North Korea Threatens War Over Kim Jong Un Fat Joke

North Korean leader Kim Jong Un guides a firing contest among multiple launch rocket system (MLRS) batteries selected from large combined units of the KPA, in this undated photo released by North Korea's Korean Central News Agency (KCNA) in Pyongyang on December 21, 2016. KCNA/via Reuters

Sticks and stones may break my bones but words—words might just spark a nuclear war. Inspired in part by a fat joke at leader Kim Jong Un's expense, North Korea said this week the U.S. has all but declared war on the country through its provocations from conservative politicians.

It apparently started with Sen. John McCain (R-Arizona) poking fun at Kim's weight during an MSNBC interview.

"China is the one, the only one, that can control Kim Jong Un, this crazy fat kid that's running North Korea," he said. That enraged North Korea, as did, apparently, Texas Sen. Ted Cruz (R-Texas) saying the country assassinated Kim Jong Nam, the exiled half-brother of leader Kim who was killed with a banned nerve agent in a Malaysian airport. Cruz suggested the hermetic country should be relisted as a state sponsor of terrorism.

A spokesman, in turn, railed against the U.S. senators through the Korean Central News Agency (KCNA), North Korea's state media outlet.

"Hardline conservative lawmakers of the U.S. Congress have dared to take on our greatest dignity," the spokesman said, according to UPI. "It is the most hostile expression about our ideology, system and people, and a severe provocation equivalent to a declaration of war."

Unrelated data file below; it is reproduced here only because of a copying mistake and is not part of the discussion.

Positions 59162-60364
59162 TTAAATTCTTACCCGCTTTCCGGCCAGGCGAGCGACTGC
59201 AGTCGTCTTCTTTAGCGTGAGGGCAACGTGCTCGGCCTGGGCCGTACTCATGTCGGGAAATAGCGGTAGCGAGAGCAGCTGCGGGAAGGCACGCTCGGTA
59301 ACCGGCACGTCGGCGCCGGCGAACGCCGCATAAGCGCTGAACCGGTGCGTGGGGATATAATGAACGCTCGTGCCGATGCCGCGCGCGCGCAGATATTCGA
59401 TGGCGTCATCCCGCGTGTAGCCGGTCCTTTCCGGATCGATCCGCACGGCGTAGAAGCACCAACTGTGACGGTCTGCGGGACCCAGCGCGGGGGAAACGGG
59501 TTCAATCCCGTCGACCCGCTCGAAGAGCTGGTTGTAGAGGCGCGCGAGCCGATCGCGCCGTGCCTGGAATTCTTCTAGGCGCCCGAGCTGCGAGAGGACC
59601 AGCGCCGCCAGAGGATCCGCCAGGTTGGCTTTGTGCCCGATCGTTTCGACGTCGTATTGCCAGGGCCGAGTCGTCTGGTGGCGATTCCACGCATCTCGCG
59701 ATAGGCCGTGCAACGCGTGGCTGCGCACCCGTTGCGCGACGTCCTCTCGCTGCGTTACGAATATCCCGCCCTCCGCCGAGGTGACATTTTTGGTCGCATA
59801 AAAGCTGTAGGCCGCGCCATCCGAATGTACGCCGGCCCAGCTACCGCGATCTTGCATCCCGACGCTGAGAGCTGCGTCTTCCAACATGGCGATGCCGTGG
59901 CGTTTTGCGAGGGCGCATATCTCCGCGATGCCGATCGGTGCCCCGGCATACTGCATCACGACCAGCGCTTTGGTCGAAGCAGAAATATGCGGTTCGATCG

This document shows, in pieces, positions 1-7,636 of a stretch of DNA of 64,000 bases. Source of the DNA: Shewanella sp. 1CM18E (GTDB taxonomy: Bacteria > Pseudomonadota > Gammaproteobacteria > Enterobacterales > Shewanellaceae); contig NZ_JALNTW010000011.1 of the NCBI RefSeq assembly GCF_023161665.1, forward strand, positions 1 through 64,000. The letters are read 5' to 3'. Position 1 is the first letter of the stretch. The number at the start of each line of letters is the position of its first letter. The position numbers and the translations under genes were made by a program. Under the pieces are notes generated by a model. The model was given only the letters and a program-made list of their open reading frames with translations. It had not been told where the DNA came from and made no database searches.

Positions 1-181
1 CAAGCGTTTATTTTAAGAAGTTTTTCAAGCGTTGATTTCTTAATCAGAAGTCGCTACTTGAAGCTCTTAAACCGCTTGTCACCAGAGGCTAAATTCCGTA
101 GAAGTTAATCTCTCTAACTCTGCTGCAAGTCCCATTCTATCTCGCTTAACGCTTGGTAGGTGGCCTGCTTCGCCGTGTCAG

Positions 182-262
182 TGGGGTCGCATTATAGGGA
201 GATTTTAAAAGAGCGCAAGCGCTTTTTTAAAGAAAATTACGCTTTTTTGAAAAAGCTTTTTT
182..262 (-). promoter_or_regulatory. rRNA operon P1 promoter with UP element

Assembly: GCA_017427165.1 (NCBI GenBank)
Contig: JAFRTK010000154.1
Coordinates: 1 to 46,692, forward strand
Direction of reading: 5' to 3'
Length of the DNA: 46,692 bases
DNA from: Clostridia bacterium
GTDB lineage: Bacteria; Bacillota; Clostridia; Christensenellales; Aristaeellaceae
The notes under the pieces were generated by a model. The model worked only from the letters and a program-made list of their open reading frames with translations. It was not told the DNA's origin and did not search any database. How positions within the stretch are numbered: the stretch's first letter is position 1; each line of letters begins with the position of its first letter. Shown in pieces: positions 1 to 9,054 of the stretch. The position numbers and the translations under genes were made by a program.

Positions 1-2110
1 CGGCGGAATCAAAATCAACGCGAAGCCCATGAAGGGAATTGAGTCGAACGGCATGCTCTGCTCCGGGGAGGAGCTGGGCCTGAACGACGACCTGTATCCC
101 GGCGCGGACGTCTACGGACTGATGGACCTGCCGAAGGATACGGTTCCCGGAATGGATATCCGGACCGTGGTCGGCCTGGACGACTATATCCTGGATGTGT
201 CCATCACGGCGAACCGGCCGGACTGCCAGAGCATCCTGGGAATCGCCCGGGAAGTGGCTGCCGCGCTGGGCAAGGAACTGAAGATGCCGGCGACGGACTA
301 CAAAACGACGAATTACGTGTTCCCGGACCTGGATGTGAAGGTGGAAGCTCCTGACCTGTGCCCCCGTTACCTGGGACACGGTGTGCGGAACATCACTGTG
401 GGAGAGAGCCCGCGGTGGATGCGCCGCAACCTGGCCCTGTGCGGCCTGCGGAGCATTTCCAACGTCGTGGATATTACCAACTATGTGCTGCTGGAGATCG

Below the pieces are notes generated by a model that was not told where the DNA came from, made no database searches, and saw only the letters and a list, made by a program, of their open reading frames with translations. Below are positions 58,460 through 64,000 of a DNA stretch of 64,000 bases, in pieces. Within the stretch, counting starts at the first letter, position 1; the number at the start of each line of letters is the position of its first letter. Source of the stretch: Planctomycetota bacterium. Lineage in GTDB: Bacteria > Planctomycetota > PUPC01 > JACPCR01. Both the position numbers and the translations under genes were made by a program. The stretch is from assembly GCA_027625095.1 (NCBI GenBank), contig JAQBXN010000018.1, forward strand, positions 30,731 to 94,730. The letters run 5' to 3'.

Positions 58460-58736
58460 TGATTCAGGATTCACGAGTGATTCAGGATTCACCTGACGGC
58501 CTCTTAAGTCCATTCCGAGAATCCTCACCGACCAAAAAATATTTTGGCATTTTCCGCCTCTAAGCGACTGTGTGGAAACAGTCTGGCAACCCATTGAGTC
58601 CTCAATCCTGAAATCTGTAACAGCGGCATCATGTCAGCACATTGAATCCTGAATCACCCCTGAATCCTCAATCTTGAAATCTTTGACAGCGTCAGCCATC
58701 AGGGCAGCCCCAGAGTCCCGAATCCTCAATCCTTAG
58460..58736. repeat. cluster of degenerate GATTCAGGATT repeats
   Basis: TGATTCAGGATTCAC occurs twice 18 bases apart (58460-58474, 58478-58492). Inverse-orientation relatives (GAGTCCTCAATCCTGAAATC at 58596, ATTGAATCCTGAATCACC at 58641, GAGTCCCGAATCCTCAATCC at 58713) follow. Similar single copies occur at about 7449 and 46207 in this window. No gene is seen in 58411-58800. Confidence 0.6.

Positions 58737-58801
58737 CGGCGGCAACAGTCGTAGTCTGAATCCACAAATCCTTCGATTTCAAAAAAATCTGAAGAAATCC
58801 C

For his part, McCain seemed unperturbed by North Korea's threats. "What, did they want me to call him a crazy skinny kid?" he tweeted in reference to a story that noted North Korea "flipped out" over the insult to their dictatorial leader.

What, did they want me to call him a crazy skinny kid?

— John McCain (@SenJohnMcCain) March 29, 2017

North Korea has ramped up missile tests and provocations during the administration of President Donald Trump. This month alone, they've fired missiles into the Sea of Japan and tested an engine that could perhaps power an intercontinental ballistic missile (ICBM). The U.S. and South Korea, meanwhile, have carried out joint military drills in the area.

Trump said this month that Kim was "acting very, very badly," while Secretary of State Rex Tillerson has called for a new approach "in the face of this ever-escalating threat."